Cost: $10,000 in tools

Skill Level: Advanced

Tools List:
- Gloves [
- Drain Camera [
- Drain Locator Tool [

Steps:
1. Use a drain camera to look for possible obstructions in the main drain line of the house. Ensure the distance meter is reset before entering the drain to give an accurate measurement of where in the pipe a clog may be located.
2. Use a line locator to confirm the location of the camera under the floor.

About Ask This Old House TV:
Homeowners have a virtual truckload of questions for us on smaller projects, and we're ready to answer. Ask This Old House solves the steady stream of home improvement problems faced by our viewers—and we make house calls! Ask This Old House features some familiar faces from This Old House, including Kevin O'Connor, general contractor Tom Silva, plumbing and heating expert Richard Trethewey, and landscape contractor Roger Cook.

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How to Diagnose Plumbing Drain Problems | Ask This Old House

Easy to Fix a Clogged Sink - No Tools Needed

Donations appreciated: PayPal.me/TomahawkDIY or Venmo @TomahawkDIY

It's easy to fix a sink that is clogged and won't drain or drains too slowly. Here's how.

If you need to buy new parts, find them on Amazon:

#087
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How to Diagnose a Gurgling Sink | Ask This Old House

Ask This Old House plumbing and heating expert Richard Trethewey shows host Kevin O’Connor the proper way to ventilate a sink.
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Cost: $20 and Up

Skill Level: Moderate

Tools List for Diagnosing a Gurgling Sink:
Pipe wrench

Shopping List:
PVC pipes

Steps:
1. If a sink is gurgling after the toilet flushes, there’s probably a good chance the drain is not ventilated properly.
2. Replace whatever pipe fitting is at the drain past the P trap with a T fitting. Run pipe from the bottom of the T to the main drain line and then run pipe from the top of the T to the vent system of the house. This may require running a pipe to the roof if there isn’t a vent system.
3. In some areas, code may permit a retrofitted mechanical vent that can be placed on a pipe on top of the T instead of running it to the roof or vent system.

Resources:
Richard demonstrated a PVC P-trap with a mechanical vent that can be used where conventional venting is not an option. These and the materials required to install them can be found at home centers and plumbing supply stores.

About Ask This Old House TV:
Homeowners have a virtual truckload of questions for us on smaller projects, and we're ready to answer. Ask This Old House solves the steady stream of home improvement problems faced by our viewers—and we make house calls! Ask This Old House features some familiar faces from This Old House, including Kevin O'Connor, general contractor Tom Silva, plumbing and heating expert Richard Trethewey, and landscape contractor Roger Cook.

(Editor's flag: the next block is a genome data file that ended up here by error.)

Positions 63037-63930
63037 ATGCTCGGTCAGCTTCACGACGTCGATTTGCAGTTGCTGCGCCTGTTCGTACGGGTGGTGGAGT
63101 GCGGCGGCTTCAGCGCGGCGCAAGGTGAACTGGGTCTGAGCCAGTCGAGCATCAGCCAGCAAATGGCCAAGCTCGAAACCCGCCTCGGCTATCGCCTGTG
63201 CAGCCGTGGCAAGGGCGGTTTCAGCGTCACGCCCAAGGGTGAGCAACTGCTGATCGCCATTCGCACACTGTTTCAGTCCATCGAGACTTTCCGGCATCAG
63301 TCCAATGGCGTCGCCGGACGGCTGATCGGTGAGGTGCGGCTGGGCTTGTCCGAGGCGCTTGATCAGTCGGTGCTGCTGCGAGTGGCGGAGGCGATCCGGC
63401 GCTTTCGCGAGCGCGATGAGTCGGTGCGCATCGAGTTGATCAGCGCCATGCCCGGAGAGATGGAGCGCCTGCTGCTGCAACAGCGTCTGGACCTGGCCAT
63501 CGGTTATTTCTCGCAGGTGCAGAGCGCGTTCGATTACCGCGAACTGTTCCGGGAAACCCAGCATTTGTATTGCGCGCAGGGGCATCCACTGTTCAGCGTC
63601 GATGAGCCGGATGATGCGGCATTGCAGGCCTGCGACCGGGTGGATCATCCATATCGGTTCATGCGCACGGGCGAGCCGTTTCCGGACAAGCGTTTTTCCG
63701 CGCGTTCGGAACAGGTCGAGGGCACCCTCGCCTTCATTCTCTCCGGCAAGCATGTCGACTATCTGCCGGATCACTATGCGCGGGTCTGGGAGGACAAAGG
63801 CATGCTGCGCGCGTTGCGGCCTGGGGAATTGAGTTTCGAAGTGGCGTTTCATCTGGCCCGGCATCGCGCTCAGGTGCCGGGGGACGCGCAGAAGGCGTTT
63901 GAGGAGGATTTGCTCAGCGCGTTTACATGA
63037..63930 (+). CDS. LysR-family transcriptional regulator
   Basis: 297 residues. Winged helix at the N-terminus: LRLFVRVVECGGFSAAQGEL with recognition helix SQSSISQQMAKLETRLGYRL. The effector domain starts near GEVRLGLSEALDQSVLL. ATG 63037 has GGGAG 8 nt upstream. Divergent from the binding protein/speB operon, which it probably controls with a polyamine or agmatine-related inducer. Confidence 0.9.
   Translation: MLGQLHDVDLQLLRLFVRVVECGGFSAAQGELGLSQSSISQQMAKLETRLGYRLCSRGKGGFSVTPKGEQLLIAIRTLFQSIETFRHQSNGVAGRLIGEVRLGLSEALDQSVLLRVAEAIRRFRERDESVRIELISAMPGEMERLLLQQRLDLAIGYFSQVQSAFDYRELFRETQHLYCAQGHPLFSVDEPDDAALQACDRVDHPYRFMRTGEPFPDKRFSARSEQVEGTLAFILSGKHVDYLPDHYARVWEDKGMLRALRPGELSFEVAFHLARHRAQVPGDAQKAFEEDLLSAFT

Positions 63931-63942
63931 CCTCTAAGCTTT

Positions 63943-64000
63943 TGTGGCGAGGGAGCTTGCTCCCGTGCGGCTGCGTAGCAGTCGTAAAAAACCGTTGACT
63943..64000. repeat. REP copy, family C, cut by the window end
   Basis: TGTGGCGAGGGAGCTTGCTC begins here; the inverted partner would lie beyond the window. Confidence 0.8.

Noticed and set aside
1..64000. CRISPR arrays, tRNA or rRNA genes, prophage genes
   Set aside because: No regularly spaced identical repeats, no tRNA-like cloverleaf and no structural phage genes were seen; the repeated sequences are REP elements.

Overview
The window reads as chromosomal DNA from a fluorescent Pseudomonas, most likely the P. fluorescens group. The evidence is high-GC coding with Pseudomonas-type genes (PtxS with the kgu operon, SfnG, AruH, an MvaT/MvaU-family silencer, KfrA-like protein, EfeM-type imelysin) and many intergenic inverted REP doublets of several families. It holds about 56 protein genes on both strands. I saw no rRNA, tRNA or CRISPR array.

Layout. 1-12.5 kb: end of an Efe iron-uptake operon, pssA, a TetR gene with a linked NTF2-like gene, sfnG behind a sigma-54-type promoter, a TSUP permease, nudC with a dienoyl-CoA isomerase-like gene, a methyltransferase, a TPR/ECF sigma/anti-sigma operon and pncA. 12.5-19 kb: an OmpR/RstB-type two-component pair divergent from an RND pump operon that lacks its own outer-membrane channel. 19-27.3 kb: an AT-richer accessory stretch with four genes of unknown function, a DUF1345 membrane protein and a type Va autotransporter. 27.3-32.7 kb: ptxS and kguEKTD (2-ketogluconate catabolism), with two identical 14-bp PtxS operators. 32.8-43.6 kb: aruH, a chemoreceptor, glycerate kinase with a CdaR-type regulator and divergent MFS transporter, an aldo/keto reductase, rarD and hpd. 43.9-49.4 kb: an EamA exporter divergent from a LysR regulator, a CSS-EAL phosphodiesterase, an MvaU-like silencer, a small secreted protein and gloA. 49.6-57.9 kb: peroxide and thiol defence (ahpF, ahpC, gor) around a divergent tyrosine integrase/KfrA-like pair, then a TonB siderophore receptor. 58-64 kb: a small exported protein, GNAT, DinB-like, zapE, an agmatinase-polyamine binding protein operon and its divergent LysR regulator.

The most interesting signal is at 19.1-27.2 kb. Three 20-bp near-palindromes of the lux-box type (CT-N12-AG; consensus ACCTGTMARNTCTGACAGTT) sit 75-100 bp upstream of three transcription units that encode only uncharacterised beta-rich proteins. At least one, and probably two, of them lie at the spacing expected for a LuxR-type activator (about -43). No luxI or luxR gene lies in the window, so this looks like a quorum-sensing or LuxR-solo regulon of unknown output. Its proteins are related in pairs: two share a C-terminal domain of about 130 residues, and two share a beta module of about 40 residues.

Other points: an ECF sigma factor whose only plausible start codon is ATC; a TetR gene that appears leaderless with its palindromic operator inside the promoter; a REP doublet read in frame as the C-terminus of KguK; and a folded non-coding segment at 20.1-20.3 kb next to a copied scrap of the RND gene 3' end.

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How to Diagnose a Gurgling Sink | Ask This Old House

How to unclog a kitchen sink using baking soda and vinegar !!

How to unclog a kitchen sink using baking soda and vinegar! In this DIY tutorial, I will show you an easy step-by-step procedure to properly unclog any kitchen sink’s drain using white vinegar and baking soda, two household items that you probably already have at home and that are safe for the environment.

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The baking soda and white vinegar mixture will create a nice foaming action that will help your drain get rid of grease, old soap residue and other deposits, leaving your drain nice and clean!

My plumber suggested that I perform this routine as part of a regular maintenance at least once a year. No need to hire a an expensive plumber to perform this task. Thanks to my tips and tricks, you can do this on your own and FOR FREE! This video will also help you unclog and drain or pipe such as your drains in any sinks in your house including your kitchen and bathroom.

Here’s how to unclog your kitchen sink in 5 easy steps:
1) Pour a pot of boiling water down the drain.
2) Pour 1 cup of baking soda down the drain and let it sit for 5 to 10 minutes.
3) Pour 1 cup of white vinegar down the drain and let the mixture sit for 5 to 10 minutes.
4) Pour a pot of boiling water down the drain.
5) Run hot tap water for 5 minutes to make sure any remaining gunk is cleared out.

That’s it! It’s that simple!

Disclaimer: try these methods with caution and at your own risk. It works for most people, but depending on how bad your clogged drain is, there is no guarantee that it will work. Always seek professional help or advice from a plumber if you're unsure of what is clogging your drain.

Welcome to Pan TheOrganizer, a Youtube channel designed to help people improve different aspects of their lives through fun and entertaining videos!

If you liked this video, click on the thumbs up button. Don’t forget to SUBSCRIBE to my channel if you want to keep on enjoying amazing content like this video. Welcome to the Pan TheOrganizer family!!

Disclaimer:
Use this information at your own risk. Pan TheOrganizer can’t guarantee against improper use or unauthorized modifications of this information. Pan TheOrganizer assumes no liability for property damage or injury incurred as a result of any of the information contained in this video. Pan TheOrganizer recommends safe practices when working on appliances and or with tools seen or implied in this video. Any injury, damage, or loss that may result from improper use of these tools, equipment, or from the information contained in this video is the sole responsibility of the user and not Pan TheOrganizer.